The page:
These are chat archives for rust-lang/rust

18th
Jul 2017
isaacg1
@isaacg1
Jul 18 2017 05:44

I can't figure out why this doesn't work. I'm trying to make a static HashMap mapping &str to a certain type of function:

static FUNCTIONS: HashMap<&'static str, &fn(Vec<Expression>) -> Expression> =
    vec![("+", &plus)].into_iter().collect();

fn plus(args: Vec<Expression>) -> Expression {
    args.iter().sum()
}

The error message is:

error[E0277]: the trait bound `std::collections::HashMap<&str, &fn(std::vec::Vec<Expression>) -> Expression>: std::iter::FromIterator<(&str, &fn(std::vec::Vec<Expression>) -> Expression {plus})>` is not satisfied
  --> src/main.rs:20:36
   |
20 |     vec![("+", &plus)].into_iter().collect();
   |                                    ^^^^^^^ a collection of type `std::collections::HashMap<&str, &fn(std::vec::Vec<Expression>) -> Expression>` cannot be built from an iterator over elements of type `(&str, &fn(std::vec::Vec<Expression>) -> Expression {plus})`
   |
   = help: the trait `std::iter::FromIterator<(&str, &fn(std::vec::Vec<Expression>) -> Expression {plus})>` is not implemented for `std::collections::HashMap<&str, &fn(std::vec::Vec<Expression>) -> Expression>

The relevant documentation link is: https://doc.rust-lang.org/std/collections/struct.HashMap.html at the bottom.

isaacg1
@isaacg1
Jul 18 2017 05:57
In contrast, the following both compile without errors:
static TEST_VEC: HashMap<&'static str, &'static i32> =
    vec![("+", &1)].into_iter().collect();

static TEST_FUNC: &'static Fn(Vec<Expression>) -> Expression =
    &plus;
To be clear, this is thing that doesn't work:
static FUNCTIONS: HashMap<&'static str, &'static Fn(Vec<Expression>) -> Expression> =
    vec![("+", &plus)].into_iter().collect();
isaacg1
@isaacg1
Jul 18 2017 06:08
OK, the whole idea is silly, just ignore this.
Sherab Giovannini
@Shaddy
Jul 18 2017 09:59
hi guys, I'm following the "tutorial" here => https://doc.rust-lang.org/book/second-edition/ch12-03-improving-error-handling-and-modularity.html at some point he says to split the code into /src/lib.rs (which I understand belongs to the same project), and "use it" with extern crate greprs, but I don't find the connection between "greprs" and "lib.rs", the code doesn't contain any "mod greprs" or so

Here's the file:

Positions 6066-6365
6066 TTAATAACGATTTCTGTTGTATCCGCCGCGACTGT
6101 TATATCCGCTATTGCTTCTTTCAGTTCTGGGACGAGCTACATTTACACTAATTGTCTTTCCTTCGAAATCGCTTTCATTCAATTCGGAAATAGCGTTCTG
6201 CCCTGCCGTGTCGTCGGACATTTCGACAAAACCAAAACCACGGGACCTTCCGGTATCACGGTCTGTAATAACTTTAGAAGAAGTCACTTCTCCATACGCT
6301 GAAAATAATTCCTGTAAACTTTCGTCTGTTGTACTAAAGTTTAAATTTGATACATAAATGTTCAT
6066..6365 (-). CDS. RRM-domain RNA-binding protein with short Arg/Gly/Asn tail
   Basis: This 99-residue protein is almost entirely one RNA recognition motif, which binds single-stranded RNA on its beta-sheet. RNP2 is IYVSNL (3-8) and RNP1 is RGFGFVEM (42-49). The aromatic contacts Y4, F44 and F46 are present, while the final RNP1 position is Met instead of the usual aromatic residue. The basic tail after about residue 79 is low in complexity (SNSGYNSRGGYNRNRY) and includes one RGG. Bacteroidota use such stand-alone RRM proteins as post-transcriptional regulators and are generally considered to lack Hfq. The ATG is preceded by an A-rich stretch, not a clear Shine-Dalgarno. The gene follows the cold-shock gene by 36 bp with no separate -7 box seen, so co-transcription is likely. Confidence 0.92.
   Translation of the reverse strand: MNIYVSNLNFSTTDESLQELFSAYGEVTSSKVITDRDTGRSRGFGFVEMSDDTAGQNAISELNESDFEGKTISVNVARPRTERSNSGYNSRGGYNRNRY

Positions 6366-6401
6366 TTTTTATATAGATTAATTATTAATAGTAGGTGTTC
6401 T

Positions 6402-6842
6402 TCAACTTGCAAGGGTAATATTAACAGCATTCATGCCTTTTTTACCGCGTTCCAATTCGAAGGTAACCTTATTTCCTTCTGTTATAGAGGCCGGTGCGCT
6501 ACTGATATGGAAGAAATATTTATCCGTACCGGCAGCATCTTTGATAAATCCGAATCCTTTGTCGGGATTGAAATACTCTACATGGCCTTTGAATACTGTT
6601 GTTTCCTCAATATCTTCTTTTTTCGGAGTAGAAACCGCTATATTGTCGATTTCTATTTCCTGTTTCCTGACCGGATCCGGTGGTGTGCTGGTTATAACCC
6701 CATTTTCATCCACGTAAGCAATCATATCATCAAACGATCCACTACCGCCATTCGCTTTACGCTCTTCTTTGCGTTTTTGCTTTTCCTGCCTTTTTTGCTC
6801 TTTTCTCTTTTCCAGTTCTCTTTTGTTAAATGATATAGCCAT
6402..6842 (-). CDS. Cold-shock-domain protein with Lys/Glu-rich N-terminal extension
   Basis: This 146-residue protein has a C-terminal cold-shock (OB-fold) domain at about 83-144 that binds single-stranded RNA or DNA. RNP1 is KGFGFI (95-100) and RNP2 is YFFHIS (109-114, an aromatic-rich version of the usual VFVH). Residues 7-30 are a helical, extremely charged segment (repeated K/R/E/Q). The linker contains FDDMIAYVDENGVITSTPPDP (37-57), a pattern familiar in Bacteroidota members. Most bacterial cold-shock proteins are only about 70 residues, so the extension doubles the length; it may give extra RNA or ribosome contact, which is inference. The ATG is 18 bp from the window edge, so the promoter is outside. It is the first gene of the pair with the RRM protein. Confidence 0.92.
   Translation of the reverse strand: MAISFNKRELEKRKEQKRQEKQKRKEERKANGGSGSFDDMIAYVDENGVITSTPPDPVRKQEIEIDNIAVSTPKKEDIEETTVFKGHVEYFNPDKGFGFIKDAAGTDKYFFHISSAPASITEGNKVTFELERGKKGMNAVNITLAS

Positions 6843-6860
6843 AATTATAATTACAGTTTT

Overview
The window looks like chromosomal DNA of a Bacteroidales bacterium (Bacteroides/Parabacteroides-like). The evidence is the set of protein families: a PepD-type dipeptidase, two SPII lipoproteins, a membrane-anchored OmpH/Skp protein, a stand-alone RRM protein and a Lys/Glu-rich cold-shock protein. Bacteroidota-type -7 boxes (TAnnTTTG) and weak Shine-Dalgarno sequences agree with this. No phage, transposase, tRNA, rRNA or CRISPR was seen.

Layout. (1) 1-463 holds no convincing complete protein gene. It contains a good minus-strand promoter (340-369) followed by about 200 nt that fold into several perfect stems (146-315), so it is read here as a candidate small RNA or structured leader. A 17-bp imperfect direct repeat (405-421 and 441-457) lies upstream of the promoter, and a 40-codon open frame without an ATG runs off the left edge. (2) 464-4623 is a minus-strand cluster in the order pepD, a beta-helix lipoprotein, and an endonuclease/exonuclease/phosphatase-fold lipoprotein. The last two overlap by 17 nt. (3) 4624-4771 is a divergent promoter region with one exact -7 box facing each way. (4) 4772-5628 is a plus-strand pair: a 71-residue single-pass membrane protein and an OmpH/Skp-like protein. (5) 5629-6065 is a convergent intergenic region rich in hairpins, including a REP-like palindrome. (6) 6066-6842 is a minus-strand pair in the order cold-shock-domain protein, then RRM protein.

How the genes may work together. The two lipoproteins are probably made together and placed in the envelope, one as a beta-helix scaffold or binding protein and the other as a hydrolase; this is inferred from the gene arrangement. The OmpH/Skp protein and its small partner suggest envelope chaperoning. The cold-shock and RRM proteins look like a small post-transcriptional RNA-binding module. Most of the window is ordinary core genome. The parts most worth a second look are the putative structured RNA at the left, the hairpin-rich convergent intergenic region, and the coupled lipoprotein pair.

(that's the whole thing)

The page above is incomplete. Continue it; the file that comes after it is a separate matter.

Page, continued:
am I missing something?
Denis Lisov
@tanriol
Jul 18 2017 10:02
greprs is the name of the Cargo project used in that chapter.
Sherab Giovannini
@Shaddy
Jul 18 2017 10:03
damn :facepalm:
thanks @tanriol :)
Sherab Giovannini
@Shaddy
Jul 18 2017 10:16
awesome chapter btw
Sherab Giovannini
@Shaddy
Jul 18 2017 10:49
is this channel appropiate to post code in relation to book tutorial? meaning, I would like to get some suggestions of "canonical" ways to improve my code
Max Frai
@max-frai
Jul 18 2017 10:51
Just ask the questions :)
Sherab Giovannini
@Shaddy
Jul 18 2017 10:52

I'm following the greprs tutorial, at the end of enviroment variable example, it suggests to check both environment variable and command line, and priorize one of them. Original code (from tutorial) is:

impl Config {
    pub fn new(args: &[String]) -> Result<Config, &'static str> {
        if args.len() < 3 {
            return Err("not enough arguments");
        }

        let query = args[1].clone();
        let filename = args[2].clone();

        let case_sensitive = env::var("CASE_INSENSITIVE").is_err();

        Ok(Config {
            query: query,
            filename: filename,
            case_sensitive: case_sensitive,
        })
    }
}

I ran into something like this, but not sure if there is another "cleaner" way to approach this.

impl Config {
    pub fn new(arguments: &Vec<String>) -> Result<Config, &'static str> {

        match arguments.len() {
            0 | 1 | 2 => return Err("not enough arguments"),
            3 => {
                let query = arguments[1].to_string();
                let filename = arguments[2].to_string();

                return Ok(Config {
                    query: query,
                    filename: filename,
                    case_sensitive: false })
            },
            4 => {
                let query = arguments[1].to_string();
                let filename = arguments[2].to_string();
                let option = arguments[3].to_string();

                let case_sensitive = if option == "--case-insensitive" { 
                    false 
                } else { 
                    env::var("CASE_INSENSITIVE").is_err()
                };

                return Ok(Config {
                    query: query,
                    filename: filename,
                    case_sensitive: case_sensitive })        
            },
            _ => return Err("more arguments than expected")

        }
    }

}
the thing is that I'm not confortable by having 2 different scopes for each len of argument, then coding repetitively behaviours
I could declare first query, filename and option, for example, and "fill" it by matching len, but I've read that it's not a good practice